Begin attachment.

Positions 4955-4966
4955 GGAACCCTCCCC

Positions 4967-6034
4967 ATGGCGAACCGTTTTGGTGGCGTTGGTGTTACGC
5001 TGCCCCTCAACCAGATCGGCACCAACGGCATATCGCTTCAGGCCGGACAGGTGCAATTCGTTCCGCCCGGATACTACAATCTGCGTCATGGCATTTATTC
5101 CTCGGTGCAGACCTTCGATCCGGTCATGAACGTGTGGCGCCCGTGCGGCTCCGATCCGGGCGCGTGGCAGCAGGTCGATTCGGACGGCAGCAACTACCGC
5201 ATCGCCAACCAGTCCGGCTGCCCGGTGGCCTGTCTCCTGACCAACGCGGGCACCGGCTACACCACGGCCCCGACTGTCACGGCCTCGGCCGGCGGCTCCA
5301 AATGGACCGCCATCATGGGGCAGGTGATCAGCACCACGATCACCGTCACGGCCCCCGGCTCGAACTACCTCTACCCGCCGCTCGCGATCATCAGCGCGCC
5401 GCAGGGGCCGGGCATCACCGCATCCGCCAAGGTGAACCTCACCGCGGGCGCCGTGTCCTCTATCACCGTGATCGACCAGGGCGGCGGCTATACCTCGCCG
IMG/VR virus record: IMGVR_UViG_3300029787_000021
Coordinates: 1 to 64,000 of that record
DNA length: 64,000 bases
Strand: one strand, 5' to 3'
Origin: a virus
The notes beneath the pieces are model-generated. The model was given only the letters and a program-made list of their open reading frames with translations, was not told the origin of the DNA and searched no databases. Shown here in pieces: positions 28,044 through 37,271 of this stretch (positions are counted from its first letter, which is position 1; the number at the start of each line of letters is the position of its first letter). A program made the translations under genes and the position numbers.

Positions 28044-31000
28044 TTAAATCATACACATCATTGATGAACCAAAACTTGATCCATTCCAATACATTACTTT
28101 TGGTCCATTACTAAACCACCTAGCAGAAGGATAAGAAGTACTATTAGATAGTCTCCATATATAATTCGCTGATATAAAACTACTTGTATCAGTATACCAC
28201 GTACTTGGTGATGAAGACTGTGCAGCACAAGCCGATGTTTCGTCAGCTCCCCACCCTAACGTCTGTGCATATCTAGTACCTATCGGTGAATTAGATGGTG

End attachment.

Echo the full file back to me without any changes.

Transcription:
Positions 4955-4966
4955 GGAACCCTCCCC

Positions 4967-6034
4967 ATGGCGAACCGTTTTGGTGGCGTTGGTGTTACGC
5001 TGCCCCTCAACCAGATCGGCACCAACGGCATATCGCTTCAGGCCGGACAGGTGCAATTCGTTCCGCCCGGATACTACAATCTGCGTCATGGCATTTATTC
5101 CTCGGTGCAGACCTTCGATCCGGTCATGAACGTGTGGCGCCCGTGCGGCTCCGATCCGGGCGCGTGGCAGCAGGTCGATTCGGACGGCAGCAACTACCGC
5201 ATCGCCAACCAGTCCGGCTGCCCGGTGGCCTGTCTCCTGACCAACGCGGGCACCGGCTACACCACGGCCCCGACTGTCACGGCCTCGGCCGGCGGCTCCA
5301 AATGGACCGCCATCATGGGGCAGGTGATCAGCACCACGATCACCGTCACGGCCCCCGGCTCGAACTACCTCTACCCGCCGCTCGCGATCATCAGCGCGCC
5401 GCAGGGGCCGGGCATCACCGCATCCGCCAAGGTGAACCTCACCGCGGGCGCCGTGTCCTCTATCACCGTGATCGACCAGGGCGGCGGCTATACCTCGCCG
IMG/VR virus record: IMGVR_UViG_3300029787_000021
Coordinates: 1 to 64,000 of that record
DNA length: 64,000 bases
Strand: one strand, 5' to 3'
Origin: a virus
The notes beneath the pieces are model-generated. The model was given only the letters and a program-made list of their open reading frames with translations, was not told the origin of the DNA and searched no databases. Shown here in pieces: positions 28,044 through 37,271 of this stretch (positions are counted from its first letter, which is position 1; the number at the start of each line of letters is the position of its first letter). A program made the translations under genes and the position numbers.

Positions 28044-31000
28044 TTAAATCATACACATCATTGATGAACCAAAACTTGATCCATTCCAATACATTACTTT
28101 TGGTCCATTACTAAACCACCTAGCAGAAGGATAAGAAGTACTATTAGATAGTCTCCATATATAATTCGCTGATATAAAACTACTTGTATCAGTATACCAC
28201 GTACTTGGTGATGAAGACTGTGCAGCACAAGCCGATGTTTCGTCAGCTCCCCACCCTAACGTCTGTGCATATCTAGTACCTATCGGTGAATTAGATGGTG